[I’m writing this before the Indiana primary results are published; so this post has nothing to do with that. Sorry for any disappointment.]
During a recent vacation, I watched two movies. This is unremarkable as I watched movies at other times, too. But this time I watched films I’m not embarrassed to having enjoyed (I’m looking at you, Michael Bay). Both movies were well done and both, uniquely, made me grateful. Misery loves company, so hopefully thankfulness does, too.
First up was Bridge of Spies, a mostly-true movie about the cold war. James Donovan (played by Tom Hanks) is a lawyer assigned with the unenviable task of defending Russian spy Rudolf Abel, whose real name was William Fisher. Donovan had previously participated in the Nuremberg trials which brought some justice to the mass murderers of the Nazi party. The tension in the film wasn’t centered on Abel’s guilt, which was fairly apparent, but on the question of justice: why provide a trial by peers of an international spy? Not only did Donovan take the case – reluctantly at first – he defended Fisher to the best of his ability, even working for an appeal of the first guilty verdict. Refusing to go through the motions, though he was encouraged to do so, he honored our justice system deeply.
I found myself grateful for careful justice, for our system of laws which refuses to allow trial by public opinion. I’m grateful for those who labor within this system where everyone gets a defender and no one can be presumed guilty. I’m grateful to be reminded, even as demagoguery rises in America, there is much honor and true justice, and many honorable and truly just people, even in our imperfect system.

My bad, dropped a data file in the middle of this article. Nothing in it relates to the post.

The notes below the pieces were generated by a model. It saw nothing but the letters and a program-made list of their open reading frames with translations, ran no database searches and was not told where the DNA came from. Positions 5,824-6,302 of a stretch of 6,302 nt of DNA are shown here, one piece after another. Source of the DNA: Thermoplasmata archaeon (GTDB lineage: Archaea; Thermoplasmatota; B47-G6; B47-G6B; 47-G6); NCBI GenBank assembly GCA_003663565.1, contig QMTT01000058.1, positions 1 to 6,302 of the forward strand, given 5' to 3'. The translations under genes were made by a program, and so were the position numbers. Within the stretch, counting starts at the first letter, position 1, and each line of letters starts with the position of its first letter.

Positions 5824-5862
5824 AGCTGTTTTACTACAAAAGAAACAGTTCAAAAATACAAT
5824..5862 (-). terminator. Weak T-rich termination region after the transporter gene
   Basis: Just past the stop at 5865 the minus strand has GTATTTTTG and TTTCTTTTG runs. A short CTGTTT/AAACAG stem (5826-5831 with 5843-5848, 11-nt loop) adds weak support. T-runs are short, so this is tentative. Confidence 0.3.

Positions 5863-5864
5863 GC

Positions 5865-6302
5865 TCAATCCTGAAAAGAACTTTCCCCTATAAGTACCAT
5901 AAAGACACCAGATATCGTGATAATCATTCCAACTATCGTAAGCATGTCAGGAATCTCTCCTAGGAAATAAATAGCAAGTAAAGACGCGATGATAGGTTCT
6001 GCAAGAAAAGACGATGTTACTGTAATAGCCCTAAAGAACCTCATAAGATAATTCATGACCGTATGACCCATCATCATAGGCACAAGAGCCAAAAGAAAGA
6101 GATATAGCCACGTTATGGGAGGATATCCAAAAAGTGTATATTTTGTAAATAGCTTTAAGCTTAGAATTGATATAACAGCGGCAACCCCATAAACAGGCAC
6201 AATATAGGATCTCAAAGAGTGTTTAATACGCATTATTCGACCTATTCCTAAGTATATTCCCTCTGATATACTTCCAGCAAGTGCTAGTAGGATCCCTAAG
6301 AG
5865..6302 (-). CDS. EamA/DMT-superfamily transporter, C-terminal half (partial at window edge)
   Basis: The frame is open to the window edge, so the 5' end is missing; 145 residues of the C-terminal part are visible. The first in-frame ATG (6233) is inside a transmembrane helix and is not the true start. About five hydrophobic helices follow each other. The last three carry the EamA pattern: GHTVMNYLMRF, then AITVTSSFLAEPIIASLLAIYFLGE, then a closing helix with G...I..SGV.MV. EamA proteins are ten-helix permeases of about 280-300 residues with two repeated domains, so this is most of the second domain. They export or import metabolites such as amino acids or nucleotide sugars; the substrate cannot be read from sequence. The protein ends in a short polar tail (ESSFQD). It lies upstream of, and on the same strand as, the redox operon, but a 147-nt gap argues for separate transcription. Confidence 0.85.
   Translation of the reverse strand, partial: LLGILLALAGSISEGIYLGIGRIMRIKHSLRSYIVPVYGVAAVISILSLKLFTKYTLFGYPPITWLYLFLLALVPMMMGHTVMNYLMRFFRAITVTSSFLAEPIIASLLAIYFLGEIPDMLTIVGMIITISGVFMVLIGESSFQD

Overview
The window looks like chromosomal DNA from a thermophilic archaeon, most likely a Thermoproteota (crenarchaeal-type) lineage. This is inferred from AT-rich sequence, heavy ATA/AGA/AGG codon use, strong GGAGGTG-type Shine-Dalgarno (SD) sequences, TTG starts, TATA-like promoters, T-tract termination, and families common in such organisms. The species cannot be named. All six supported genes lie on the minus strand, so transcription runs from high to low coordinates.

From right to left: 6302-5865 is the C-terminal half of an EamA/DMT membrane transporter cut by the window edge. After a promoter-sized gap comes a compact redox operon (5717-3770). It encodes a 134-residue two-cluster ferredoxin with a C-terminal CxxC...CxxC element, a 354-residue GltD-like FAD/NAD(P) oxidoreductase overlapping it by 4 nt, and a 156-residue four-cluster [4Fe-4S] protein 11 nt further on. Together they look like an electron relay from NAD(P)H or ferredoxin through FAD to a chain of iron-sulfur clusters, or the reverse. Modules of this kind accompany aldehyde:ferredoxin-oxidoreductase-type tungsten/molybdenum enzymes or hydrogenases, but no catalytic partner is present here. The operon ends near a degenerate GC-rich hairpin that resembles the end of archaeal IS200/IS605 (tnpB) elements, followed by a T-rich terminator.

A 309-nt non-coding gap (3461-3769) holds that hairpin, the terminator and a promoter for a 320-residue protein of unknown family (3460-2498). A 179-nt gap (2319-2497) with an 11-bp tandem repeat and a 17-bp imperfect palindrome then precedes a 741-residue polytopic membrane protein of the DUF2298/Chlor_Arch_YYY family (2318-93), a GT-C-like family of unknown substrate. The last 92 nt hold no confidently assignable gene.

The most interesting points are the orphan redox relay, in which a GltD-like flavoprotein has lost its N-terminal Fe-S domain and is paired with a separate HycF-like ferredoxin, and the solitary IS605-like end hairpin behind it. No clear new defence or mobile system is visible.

(You might appreciate reading Steven Garber’s thoughts on the film here.)
The second night I watched Spotlight, the Oscar-winning account of the Boston Globe’s work in the early 2000’s to uncover the sexual abuse scandals rife within the Roman Catholic church. The movie itself was well-done, though its subject matter makes it understandably difficult to watch at times. Refusing to bow to the pressures of the church or to publish stories that didn’t expose the problem that went to the top, the Spotlight team of the newspaper heralded a concern for truth and justice much higher than is often seen.
Watching Spotlight, I again found myself grateful. I’m grateful for true reporters who labor hard for the sake of the truth, triple-checking facts and silencing their own biases as much as possible. In this age where everyone is (sort of) a reporter, there are still those who spend their lives to find and uncover truth.
I also found myself grateful to be in a presbyterian church. As the film makes abundantly clear, both the structures and policies of the Roman Catholic Church made (and continues to make) such abuses both likely and easy to hide. While it’s no secret that the protestant church has enough of our own abuse scandals, there are structures and policies in place in good churches to counter these. In good churches, men are encouraged to marry rather than to burn with lust. In good churches, no one is at the top of a pyramid of authority, but we are led by the collective group of our leaders.
Have you seen any good movies lately?